This edition’s key message is that Water is a fundamental Human Right; yet access is very unequal, with millions of people not having access to a supply of clean water. This affects their lives in many ways, including health, access to educational opportunities, and the ability to earn a living and prosper.
Charities such as WaterAid provide resources for teachers about global water and sanitation issues. Many international school partnerships also have water as a key theme for learning and for practical action such as the installation of pumps and pipes to provide local people with a source of clean water.
And on 19th November, World Toilet Day will invite people to recognise the importance of good sanitation and water supply. A WaterAid web resource is dedicated just to this Day.
- October 3rd, 2013
- Comments: none Tags: Tags: additional support needs, disability, uganda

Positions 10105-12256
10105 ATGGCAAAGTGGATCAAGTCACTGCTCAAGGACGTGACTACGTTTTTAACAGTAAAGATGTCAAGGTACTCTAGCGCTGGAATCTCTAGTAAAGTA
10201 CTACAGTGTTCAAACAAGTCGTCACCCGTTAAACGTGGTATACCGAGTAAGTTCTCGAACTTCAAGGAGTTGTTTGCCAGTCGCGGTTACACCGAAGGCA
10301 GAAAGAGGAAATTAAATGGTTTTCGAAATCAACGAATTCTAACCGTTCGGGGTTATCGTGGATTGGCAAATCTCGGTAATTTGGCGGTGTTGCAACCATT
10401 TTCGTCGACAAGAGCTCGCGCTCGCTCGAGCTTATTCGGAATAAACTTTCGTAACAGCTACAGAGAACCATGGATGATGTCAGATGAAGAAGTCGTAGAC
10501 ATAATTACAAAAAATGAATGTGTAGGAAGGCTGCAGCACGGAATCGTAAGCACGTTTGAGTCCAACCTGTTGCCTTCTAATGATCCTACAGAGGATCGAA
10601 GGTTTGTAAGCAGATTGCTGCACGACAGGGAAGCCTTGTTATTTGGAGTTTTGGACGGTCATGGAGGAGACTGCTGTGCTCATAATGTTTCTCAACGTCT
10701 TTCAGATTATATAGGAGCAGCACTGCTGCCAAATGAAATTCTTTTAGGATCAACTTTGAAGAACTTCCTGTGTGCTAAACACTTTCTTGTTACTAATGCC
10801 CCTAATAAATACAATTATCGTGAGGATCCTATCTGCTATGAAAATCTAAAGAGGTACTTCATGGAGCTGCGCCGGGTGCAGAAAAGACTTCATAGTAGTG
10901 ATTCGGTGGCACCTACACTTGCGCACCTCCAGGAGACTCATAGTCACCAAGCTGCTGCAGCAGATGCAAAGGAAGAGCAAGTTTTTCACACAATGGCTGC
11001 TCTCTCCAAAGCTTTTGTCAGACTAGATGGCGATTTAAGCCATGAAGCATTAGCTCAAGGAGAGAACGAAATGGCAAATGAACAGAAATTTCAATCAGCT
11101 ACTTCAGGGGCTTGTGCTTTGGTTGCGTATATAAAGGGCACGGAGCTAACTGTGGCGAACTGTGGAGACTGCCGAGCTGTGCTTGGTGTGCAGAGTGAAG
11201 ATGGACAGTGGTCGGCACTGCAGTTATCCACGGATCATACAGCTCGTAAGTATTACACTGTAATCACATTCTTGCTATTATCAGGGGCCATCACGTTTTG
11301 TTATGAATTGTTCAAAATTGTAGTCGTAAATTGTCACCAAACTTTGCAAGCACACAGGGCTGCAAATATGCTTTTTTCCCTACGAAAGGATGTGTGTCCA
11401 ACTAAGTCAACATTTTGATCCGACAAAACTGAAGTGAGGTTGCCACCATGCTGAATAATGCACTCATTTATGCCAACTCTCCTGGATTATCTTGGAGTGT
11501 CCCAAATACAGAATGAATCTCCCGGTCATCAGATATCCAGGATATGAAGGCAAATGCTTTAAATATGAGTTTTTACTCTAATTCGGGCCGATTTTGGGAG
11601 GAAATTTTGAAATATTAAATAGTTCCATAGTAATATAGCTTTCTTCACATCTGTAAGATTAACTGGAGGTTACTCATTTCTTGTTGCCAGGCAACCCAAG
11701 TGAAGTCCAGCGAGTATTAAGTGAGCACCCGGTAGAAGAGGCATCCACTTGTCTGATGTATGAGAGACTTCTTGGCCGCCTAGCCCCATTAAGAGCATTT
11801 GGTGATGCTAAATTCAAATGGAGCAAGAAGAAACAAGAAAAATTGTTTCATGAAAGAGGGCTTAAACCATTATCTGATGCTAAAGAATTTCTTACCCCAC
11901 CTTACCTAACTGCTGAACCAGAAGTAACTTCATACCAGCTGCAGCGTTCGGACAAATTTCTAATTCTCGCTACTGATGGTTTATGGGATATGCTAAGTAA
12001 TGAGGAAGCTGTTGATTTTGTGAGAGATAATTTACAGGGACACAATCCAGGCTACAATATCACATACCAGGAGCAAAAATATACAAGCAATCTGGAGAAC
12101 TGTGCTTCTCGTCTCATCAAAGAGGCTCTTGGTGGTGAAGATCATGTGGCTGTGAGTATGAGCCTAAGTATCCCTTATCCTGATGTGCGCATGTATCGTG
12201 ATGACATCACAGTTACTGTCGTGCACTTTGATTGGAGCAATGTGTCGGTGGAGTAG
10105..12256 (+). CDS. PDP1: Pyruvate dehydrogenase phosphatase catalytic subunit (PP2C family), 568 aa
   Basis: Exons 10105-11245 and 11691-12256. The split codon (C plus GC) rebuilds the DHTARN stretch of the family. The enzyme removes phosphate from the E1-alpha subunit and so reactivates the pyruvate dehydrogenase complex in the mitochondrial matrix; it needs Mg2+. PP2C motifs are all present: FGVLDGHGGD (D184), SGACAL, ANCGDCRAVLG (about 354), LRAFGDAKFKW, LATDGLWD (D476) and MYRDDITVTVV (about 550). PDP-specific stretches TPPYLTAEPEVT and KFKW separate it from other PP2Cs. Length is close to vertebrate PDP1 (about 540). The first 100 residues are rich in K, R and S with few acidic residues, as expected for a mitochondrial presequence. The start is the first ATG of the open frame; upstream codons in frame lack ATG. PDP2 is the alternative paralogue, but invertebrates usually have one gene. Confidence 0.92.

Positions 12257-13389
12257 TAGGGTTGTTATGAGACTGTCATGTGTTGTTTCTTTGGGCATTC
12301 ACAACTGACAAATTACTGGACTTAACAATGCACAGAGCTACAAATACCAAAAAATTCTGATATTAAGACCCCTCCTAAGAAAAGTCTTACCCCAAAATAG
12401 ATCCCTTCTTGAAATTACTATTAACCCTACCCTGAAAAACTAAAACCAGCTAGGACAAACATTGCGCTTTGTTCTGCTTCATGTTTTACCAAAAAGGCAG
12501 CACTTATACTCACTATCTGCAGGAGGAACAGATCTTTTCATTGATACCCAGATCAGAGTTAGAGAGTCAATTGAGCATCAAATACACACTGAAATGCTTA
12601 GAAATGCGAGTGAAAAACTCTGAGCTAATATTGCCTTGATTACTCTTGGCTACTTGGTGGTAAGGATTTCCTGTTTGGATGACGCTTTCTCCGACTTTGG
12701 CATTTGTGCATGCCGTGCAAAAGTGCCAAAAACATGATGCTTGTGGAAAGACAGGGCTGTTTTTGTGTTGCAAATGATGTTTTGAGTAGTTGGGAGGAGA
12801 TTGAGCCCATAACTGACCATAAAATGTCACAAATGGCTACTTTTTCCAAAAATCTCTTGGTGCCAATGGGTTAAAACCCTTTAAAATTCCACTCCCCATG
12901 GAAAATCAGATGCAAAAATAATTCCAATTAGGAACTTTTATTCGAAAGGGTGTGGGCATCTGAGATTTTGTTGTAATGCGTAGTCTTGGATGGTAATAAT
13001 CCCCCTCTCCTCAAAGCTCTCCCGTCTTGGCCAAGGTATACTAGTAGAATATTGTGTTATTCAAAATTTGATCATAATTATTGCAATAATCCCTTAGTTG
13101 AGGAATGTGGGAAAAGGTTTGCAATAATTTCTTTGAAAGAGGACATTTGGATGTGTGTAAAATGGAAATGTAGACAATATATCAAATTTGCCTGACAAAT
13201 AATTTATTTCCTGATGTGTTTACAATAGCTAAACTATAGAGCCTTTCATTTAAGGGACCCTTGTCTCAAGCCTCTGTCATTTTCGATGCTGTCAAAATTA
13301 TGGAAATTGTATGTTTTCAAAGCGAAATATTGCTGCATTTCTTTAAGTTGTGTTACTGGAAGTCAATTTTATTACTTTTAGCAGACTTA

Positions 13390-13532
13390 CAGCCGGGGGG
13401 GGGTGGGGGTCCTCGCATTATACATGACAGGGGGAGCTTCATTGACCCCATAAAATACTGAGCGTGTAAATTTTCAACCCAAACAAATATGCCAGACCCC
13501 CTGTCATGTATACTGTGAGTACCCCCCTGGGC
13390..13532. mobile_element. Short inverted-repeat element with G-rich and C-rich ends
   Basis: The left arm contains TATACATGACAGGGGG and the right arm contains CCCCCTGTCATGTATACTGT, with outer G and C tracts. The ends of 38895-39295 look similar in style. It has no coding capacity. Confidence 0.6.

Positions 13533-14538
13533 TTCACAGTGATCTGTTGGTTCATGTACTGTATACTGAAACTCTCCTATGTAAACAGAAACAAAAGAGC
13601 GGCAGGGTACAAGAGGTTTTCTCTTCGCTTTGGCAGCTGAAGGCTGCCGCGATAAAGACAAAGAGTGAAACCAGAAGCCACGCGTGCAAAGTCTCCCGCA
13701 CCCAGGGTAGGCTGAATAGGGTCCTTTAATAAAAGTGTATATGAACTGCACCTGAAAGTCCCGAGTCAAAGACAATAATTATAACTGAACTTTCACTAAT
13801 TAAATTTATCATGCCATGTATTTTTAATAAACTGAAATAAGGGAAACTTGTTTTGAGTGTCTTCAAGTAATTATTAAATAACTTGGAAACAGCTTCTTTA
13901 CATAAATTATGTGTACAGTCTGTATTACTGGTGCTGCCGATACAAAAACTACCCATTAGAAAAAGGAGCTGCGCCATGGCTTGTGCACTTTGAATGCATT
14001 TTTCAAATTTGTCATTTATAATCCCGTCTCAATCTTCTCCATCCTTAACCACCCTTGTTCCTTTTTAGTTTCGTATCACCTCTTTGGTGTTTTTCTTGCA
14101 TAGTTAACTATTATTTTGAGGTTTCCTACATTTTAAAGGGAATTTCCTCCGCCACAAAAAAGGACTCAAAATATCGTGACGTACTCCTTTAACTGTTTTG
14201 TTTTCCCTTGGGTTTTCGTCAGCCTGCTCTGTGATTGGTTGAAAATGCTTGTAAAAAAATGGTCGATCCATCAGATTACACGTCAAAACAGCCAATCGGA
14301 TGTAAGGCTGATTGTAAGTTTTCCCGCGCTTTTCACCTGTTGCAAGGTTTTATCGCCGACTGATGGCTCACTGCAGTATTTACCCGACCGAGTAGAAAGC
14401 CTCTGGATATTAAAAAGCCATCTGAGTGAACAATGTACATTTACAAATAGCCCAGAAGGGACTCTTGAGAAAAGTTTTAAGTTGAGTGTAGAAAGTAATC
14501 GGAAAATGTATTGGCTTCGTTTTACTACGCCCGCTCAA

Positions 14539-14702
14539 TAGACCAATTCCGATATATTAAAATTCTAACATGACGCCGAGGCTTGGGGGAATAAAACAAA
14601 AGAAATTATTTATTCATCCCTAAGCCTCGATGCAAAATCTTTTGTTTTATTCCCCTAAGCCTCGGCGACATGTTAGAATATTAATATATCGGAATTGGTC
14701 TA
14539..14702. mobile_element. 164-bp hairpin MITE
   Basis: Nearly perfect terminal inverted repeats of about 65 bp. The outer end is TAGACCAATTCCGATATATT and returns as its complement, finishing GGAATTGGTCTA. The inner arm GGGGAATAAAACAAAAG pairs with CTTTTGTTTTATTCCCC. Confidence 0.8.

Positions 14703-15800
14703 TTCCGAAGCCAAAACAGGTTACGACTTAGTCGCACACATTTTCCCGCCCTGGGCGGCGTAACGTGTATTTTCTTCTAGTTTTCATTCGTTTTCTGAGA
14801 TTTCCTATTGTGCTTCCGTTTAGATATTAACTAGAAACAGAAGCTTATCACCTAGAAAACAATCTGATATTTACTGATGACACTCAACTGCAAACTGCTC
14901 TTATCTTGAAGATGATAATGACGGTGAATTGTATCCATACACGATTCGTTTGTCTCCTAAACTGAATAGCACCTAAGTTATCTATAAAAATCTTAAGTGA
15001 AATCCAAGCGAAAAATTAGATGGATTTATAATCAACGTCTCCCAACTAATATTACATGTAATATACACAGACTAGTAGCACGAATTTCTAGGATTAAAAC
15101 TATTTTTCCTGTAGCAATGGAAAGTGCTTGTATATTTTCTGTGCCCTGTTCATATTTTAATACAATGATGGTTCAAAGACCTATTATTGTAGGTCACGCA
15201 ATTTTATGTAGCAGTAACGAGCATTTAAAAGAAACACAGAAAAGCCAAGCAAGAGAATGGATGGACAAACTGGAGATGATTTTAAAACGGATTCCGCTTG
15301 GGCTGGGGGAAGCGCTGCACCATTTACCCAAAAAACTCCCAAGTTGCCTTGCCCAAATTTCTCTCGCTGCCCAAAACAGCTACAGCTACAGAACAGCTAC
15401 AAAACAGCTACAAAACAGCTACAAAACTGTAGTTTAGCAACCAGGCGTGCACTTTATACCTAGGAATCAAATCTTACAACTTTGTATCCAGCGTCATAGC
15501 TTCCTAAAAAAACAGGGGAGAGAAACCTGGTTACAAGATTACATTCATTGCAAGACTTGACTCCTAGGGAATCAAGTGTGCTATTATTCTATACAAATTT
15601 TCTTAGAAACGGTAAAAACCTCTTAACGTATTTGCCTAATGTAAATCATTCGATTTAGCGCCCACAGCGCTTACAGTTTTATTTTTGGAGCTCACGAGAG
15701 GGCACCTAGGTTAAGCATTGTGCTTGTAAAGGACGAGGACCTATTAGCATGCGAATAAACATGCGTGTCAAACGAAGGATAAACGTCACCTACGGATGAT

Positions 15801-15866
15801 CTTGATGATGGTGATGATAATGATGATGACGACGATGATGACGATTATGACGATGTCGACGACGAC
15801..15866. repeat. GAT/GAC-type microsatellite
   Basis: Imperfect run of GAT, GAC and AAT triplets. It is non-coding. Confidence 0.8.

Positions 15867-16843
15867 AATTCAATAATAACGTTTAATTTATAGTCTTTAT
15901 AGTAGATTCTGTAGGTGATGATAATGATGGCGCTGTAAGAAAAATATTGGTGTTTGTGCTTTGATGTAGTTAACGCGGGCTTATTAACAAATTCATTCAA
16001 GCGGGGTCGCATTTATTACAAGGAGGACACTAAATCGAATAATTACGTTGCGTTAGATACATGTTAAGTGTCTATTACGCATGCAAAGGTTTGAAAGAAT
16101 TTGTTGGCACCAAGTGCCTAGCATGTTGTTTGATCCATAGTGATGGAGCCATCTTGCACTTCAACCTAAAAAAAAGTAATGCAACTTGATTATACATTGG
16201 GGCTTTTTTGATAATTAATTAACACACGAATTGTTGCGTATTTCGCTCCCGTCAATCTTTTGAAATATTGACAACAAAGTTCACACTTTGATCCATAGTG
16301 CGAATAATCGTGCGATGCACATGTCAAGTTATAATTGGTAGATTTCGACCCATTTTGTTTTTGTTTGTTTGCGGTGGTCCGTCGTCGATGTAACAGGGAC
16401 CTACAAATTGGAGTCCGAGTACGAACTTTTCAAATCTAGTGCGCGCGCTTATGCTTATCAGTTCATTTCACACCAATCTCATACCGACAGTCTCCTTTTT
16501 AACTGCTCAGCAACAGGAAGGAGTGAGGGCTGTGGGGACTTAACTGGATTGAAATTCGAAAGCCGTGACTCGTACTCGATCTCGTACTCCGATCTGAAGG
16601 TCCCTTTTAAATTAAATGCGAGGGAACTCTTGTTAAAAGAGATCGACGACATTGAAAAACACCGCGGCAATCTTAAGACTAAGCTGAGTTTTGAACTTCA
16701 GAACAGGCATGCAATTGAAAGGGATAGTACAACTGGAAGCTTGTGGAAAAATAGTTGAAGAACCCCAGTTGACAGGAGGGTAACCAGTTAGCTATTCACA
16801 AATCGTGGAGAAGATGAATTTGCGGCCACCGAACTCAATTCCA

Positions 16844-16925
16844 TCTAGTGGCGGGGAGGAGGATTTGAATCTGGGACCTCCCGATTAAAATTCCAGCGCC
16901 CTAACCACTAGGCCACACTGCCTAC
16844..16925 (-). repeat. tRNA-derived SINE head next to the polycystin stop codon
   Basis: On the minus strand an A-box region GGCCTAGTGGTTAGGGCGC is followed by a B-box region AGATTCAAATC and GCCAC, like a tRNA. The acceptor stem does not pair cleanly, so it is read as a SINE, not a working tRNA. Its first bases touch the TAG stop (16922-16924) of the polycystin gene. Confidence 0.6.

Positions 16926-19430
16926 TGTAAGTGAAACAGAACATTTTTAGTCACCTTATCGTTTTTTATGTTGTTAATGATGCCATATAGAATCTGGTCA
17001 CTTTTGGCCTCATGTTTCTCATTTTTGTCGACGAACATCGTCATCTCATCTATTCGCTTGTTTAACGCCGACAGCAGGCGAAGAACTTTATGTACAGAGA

: Categories africa, international, social studies
The ‘Send My Friend to School’ programme is well-known in Scottish schools, designed to promote the right of every child to be able to get access to a quality education. Each year thousands of schools in the UK get involved, running activities in their school and community to raise awareness of issues such as teacher shortages and gender inequalities in developing countries. Lobbying political representatives to win support for change is a key element of the programme, part of the international Global Campaign for Education.
Now it is running a competition to find two 14-15 year old students who can act as ‘Young Ambassadors’ for the Send My Friend campaign in 2014. They are seeking bright articulate young people who can support the campaign through communication with the media and with their peers.